BY: Charles Ash, IV | IN: Class Action & Commercial Litigation, Employment Law
In December of 2017, the topic of tipped employment was in the spotlight due to a rule proposed by the U.S. Department of Labor (DOL) that seeks to change tip regulations under the federal Fair Labor Standards Act (FLSA). Under this proposed rule, employers would be allowed to implement tip pools, in which all tips would be divided among tipped employees and those employees who do not traditionally receive direct tips, such as restaurant cooks and dish washers.
Although this proposed legislation could equalize the pay discrepancy between traditionally tipped employees and employees who are not tipped but nevertheless contribute to overall customer service, many labor advocacy groups and organizations vocalized concerns over such a law. The reason for the concerns was that this type of law would allow employers to use “tip skimming,” meaning that they would legally be allowed to share in the tip pool. This would allow employers to divert tips away from employees and into their own pockets.
According to DOL definitions, tipped employees are workers who are “in an occupation in which [the employee] customarily and regularly receives more than $30 per month in tips.” This occupation includes not only wait staff, but also others in the service industry such as bartenders, hairstylists, manicurists, and hotel bellmen and housekeeping staff.
Under federal law, employers can pay tipped employees a wage of $2.13 per hour if the tips received plus the wage equal at least the federal minimum wage of $7.25 per hour. Some states require that tipped employees be paid a higher minimum wage than the federal minimum or be paid the state minimum wage before tips. Michigan’s employment laws, for example, require employers to pay tipped employees a minimum cash wage of $3.52 per hour, which is above the minimum wage of $2.13 per hour required under the FLSA. Although state laws vary, all states must pay at least the federal minimum of $7.25 per hour in compensation to tipped employees.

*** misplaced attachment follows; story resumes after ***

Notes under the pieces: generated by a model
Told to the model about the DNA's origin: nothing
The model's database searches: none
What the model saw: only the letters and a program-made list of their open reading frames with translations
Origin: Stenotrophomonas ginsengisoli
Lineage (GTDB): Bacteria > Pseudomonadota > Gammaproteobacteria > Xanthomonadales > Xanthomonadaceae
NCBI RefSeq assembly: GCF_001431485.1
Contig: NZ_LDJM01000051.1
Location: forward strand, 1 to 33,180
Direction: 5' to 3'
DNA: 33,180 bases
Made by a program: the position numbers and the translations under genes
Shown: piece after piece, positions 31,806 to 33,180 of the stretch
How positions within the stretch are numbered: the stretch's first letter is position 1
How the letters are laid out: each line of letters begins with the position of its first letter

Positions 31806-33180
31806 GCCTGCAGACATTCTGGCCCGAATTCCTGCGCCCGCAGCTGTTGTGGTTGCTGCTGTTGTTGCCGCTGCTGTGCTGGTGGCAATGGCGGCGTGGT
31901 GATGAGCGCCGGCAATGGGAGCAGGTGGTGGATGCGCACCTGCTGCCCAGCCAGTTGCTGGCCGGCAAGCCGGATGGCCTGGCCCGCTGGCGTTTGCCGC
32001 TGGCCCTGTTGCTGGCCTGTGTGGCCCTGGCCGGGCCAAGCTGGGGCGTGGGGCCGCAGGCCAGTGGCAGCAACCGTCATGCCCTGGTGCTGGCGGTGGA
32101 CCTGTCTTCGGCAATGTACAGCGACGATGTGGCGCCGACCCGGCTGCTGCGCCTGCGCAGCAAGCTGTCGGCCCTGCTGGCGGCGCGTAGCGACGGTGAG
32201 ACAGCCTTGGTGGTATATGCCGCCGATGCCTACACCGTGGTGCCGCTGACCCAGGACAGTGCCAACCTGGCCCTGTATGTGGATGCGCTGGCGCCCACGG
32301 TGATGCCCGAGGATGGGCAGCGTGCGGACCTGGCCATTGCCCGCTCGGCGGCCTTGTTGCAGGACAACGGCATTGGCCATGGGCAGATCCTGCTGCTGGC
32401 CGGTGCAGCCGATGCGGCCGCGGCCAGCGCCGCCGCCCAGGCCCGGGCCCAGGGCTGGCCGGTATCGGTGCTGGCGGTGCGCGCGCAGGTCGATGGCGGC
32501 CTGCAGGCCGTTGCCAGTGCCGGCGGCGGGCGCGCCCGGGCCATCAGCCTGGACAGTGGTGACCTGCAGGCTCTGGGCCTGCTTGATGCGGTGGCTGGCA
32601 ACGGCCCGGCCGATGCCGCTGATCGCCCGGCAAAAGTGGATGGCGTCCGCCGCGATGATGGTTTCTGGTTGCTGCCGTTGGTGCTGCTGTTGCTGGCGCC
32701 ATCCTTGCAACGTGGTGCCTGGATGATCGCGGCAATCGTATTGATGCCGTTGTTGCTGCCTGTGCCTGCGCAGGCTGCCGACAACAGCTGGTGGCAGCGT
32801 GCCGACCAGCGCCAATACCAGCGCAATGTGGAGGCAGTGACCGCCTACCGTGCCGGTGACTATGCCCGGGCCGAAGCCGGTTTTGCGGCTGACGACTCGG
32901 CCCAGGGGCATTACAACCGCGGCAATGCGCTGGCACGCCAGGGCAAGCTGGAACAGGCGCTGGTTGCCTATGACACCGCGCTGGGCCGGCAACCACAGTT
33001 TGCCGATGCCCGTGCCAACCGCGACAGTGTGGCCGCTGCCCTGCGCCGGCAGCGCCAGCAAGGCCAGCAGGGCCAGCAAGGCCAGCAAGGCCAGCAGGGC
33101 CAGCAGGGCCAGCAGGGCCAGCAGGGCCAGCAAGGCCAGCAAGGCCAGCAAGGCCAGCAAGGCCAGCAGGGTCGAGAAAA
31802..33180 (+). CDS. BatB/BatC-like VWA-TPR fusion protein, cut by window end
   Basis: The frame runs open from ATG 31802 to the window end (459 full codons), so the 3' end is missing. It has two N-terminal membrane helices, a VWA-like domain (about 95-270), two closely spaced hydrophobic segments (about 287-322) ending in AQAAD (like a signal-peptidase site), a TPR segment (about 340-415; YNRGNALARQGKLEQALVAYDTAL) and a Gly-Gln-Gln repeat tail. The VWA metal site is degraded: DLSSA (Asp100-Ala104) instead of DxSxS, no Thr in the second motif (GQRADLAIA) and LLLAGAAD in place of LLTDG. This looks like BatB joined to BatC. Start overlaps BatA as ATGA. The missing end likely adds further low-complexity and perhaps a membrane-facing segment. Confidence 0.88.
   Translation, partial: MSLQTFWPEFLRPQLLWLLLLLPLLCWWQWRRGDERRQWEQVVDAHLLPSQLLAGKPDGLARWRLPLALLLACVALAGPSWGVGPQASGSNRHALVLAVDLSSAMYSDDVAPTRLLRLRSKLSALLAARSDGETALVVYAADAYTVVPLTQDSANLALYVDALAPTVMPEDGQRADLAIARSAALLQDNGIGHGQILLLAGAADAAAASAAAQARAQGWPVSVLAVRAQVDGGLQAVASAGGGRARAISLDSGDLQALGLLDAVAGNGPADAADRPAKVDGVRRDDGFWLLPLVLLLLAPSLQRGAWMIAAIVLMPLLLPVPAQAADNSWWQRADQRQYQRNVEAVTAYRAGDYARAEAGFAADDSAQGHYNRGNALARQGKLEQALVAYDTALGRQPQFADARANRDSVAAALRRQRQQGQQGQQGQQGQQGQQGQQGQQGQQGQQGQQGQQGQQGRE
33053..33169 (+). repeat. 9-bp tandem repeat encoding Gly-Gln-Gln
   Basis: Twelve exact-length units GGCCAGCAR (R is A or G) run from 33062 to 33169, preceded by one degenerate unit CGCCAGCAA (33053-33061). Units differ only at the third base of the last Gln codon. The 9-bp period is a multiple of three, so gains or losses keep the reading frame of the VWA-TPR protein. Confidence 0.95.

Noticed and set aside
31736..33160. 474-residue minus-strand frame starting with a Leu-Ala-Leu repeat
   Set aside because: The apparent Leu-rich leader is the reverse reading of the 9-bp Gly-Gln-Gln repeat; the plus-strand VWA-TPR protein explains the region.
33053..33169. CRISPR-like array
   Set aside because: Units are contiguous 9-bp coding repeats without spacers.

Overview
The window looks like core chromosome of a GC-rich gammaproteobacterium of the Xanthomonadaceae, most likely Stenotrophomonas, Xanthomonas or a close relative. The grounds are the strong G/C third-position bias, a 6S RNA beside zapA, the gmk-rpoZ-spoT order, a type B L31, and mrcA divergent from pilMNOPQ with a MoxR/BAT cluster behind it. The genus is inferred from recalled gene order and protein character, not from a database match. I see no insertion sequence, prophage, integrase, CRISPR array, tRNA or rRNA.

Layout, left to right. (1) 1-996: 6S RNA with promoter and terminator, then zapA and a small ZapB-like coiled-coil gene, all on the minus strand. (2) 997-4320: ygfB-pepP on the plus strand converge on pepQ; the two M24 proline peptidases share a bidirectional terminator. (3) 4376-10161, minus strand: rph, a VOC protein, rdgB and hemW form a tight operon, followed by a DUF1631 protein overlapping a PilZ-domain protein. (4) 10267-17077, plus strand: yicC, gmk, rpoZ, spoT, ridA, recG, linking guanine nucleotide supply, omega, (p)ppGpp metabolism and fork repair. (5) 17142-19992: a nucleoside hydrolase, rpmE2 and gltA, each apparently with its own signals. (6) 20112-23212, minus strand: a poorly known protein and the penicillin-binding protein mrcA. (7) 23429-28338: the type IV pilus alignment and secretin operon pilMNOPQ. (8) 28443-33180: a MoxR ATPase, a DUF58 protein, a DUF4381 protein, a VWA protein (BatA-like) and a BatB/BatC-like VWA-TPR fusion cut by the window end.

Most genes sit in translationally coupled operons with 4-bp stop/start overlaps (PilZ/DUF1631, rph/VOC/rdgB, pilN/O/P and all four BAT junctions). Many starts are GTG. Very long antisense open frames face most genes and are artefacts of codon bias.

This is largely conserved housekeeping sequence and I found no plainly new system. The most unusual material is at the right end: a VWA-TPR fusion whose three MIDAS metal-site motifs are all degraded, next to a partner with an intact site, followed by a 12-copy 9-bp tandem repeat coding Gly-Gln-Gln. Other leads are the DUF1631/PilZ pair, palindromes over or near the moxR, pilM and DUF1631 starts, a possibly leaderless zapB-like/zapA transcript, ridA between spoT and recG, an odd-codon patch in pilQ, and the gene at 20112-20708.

The proposed rule may not become law anytime soon. This is because the Trump administration backed away from it in the spending bill that Congress recently passed, which stated that federal law would be revised to make it clear that employers — and the owners, supervisors and managers of the employing entity — cannot keep any portion of the tips earned by their employees.
Employers will be allowed to implement tip pools among traditionally tipped and non-tipped employees as long as they pay all their employees the regular minimum state wage. Thus, tipped employees should be aware that legally their tips can be shared with other non-tipped employees, such as those who work in the back of a restaurant, but not with upper management.
The attorneys in Sommers Schwartz’s Employment Litigation Group investigate allegations of wage theft to determine whether workers’ rights are being violated, and bring class action litigation against employers to recover unpaid wages. If you believe you are a victim of wage abuse, please contact us today discuss your situation and your right to potential damages.
View all posts byCharles Ash, IV
Charles R. Ash, IV is a Shareholder in Sommers Schwartz’s Complex Litigation groups. A substantial portion of Rob’s practice is devoted to collective and class actions arising under the Fair Labor Standards Act (FLSA) and similar state laws.